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Opinion: We need a Decisive Storm against ISIS | ASHARQ AL-AWSAT English Archive 2005 -2017
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Saudi soldiers exercise before a military parade during preparations for the annual Hajj pilgrimage, at a military camp in Arafat, Saudi Arabia, on Wednesday, Oct. 9, 2013. (AP)

Just as there was an Operation Decisive Storm against what is happening in Yemen, a conflict that took place outside of Saudi Arabia’s borders, we need a Decisive Storm to confront what is happening inside its borders. The battle that is taking place inside Saudi Arabia compliments the battle that is taking place beyond its borders, particularly as the threat to Saudi Arabia’s security comes from within, as well as without.

Saudi security forces were able, within a very short period of time, to bring the killers of two Saudi policemen to justice, and foil terrorist plots hatched by the Islamic State of Iraq and Syria (ISIS) targeting the Kingdom’s security and stability. These events revealed that ISIS has been active in Saudi Arabia recently, setting up a broad-based network calling itself Jund Bilad Al-Haramain (Soldiers of the Land of the Two Holy Mosques). The name of this self-proclaimed ISIS affiliate immediately brought to mind the threatening statements issued by Hezbollah chief Hassan Nasrallah earlier this year, who said that the “land of the two holy mosques” is facing a major threat.

Interior Ministry spokesman Maj. Gen. Mansour Al-Turki made a very clear statement outlining the threat that Saudi Arabia is facing from ISIS, revealing that security forces had arrested terrorists in a number of different locations across Saudi Arabia. These are terrorists who are affiliated to Al-Qaeda, ISIS and other terror groups, and who had managed to reach advanced stages in terrorist plots before they were ultimately foiled by Saudi security. In the latest spate of arrests, Saudi security forces arrested a total of 93 people who are affiliated with terrorist groups.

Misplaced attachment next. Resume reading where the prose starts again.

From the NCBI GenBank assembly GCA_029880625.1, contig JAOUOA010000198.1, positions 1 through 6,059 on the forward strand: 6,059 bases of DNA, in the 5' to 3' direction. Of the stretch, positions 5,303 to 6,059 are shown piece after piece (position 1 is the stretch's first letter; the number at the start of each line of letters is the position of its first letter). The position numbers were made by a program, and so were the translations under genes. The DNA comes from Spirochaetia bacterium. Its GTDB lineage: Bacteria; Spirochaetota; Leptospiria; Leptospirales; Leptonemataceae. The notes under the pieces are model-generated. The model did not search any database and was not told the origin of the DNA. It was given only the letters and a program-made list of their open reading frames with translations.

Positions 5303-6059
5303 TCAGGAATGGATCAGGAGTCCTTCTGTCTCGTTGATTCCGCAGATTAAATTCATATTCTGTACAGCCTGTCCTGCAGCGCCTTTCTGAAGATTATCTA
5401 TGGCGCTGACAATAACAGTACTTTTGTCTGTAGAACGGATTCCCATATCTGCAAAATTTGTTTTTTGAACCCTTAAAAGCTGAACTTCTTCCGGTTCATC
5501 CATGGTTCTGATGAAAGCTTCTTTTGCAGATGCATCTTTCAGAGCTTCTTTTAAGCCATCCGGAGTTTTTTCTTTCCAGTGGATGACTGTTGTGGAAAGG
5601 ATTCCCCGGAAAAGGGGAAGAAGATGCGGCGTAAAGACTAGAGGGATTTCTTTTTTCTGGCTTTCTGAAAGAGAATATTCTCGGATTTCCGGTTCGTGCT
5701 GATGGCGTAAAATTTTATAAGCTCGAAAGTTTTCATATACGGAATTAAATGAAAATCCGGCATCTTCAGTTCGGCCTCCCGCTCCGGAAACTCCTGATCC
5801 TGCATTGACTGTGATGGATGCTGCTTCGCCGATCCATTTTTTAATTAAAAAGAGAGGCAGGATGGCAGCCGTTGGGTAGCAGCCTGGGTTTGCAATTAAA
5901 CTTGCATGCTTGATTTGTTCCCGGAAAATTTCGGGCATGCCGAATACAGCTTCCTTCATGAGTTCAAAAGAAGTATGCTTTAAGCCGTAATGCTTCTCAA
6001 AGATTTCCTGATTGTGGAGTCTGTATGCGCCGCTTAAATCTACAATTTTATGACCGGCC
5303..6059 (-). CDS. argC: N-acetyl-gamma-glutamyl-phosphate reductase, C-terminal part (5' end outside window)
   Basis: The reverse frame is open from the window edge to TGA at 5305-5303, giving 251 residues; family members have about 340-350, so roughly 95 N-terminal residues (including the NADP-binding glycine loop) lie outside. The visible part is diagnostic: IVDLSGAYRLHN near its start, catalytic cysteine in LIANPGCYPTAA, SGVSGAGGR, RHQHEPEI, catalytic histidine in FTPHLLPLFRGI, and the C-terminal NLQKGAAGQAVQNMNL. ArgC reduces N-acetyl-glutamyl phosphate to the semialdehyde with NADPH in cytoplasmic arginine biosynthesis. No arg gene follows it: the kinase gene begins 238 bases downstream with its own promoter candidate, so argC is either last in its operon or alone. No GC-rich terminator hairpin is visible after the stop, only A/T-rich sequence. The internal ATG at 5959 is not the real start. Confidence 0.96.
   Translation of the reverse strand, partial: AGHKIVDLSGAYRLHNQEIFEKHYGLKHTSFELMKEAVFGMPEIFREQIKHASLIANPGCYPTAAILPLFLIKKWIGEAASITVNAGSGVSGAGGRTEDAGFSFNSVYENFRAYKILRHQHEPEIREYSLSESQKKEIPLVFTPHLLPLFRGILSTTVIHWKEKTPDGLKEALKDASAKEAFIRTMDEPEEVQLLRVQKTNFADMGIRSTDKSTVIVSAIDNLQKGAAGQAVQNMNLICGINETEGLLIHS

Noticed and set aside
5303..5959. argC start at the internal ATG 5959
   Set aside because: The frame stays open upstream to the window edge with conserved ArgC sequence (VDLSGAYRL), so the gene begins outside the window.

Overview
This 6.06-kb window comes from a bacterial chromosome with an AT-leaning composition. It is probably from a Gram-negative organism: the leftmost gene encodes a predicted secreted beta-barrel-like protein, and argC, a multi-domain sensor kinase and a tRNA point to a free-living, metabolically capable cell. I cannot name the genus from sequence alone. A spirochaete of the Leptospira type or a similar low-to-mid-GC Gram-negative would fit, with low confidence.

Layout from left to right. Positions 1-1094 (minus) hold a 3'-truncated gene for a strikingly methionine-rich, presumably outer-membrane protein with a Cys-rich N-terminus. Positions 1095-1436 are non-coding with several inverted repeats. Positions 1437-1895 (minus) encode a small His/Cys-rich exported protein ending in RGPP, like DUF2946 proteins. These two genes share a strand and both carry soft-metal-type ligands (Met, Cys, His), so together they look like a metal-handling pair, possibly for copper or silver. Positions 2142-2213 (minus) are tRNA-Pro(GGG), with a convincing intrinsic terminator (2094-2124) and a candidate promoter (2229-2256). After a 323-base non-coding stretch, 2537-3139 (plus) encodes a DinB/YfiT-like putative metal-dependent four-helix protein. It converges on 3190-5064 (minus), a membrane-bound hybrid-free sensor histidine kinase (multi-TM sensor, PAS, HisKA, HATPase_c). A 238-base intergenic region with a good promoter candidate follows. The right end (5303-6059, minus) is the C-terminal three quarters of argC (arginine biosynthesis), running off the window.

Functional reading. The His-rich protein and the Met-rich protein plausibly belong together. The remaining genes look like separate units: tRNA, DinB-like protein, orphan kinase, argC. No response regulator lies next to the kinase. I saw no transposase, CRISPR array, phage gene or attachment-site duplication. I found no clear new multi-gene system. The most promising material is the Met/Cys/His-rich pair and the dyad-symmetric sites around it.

Saudi Arabia arrested 15 members of the so-called Jund Bilad Al-Haramain, in addition to at least 65 others that had been recruited by the group. These recruits were mostly Saudi nationals, as well as one Palestinian national and one Yemeni national; they were arrested in different areas across the Kingdom and all have ties, directly or indirectly, with ISIS. These terrorist suspects were allegedly plotting to target residential compounds, seeking to incite sectarian violence in Saudi Arabia along the lines of the Al-Ahsa attack last year, according to official statements.

This means that there is a dangerous attempt to incite sectarianism in Saudi Arabia between its Sunni and Shi’ite communities. The Saudi people, Sunni and Shi’ite alike, must remain steadfast in rejecting such attempts, as this is something that will only serve the interests of ISIS and its ilk.

There is also information that this terrorist network was seeking to target and assassinate Saudi military figures at home. So at a time when the Saudi military is on high alert, embroiled in a conflict in Yemen against the Houthis—part of a greater regional conflict against Iran—ISIS is seeking to target Saudi Arabia’s soldiers on their own territory.

The Interior Ministry statement also warned that some of these ISIS affiliates were arrested on charges related to spreading propaganda, particularly through social media websites like Twitter. Therefore, ISIS using social media for coordination and propaganda purposes, and to recruit Saudi youth, is also a very dangerous phenomenon that we must resist with all of our strength. This confirms what we have heard said on many occasions regarding the threat surrounding ISIS’s online presence, particularly when it comes to our own youth.

So, ISIS’s targeting of Saudi Arabia—from more than one direction—is something that is ongoing and only escalating. Just last year, 400 people with ties to ISIS were arrested in the Kingdom, and that number is likely to be even greater this year.

Saudi Arabia, the Land of the Two Holy Mosques, is now facing a double threat: from Iran and its affiliates on one hand, and ISIS on the other.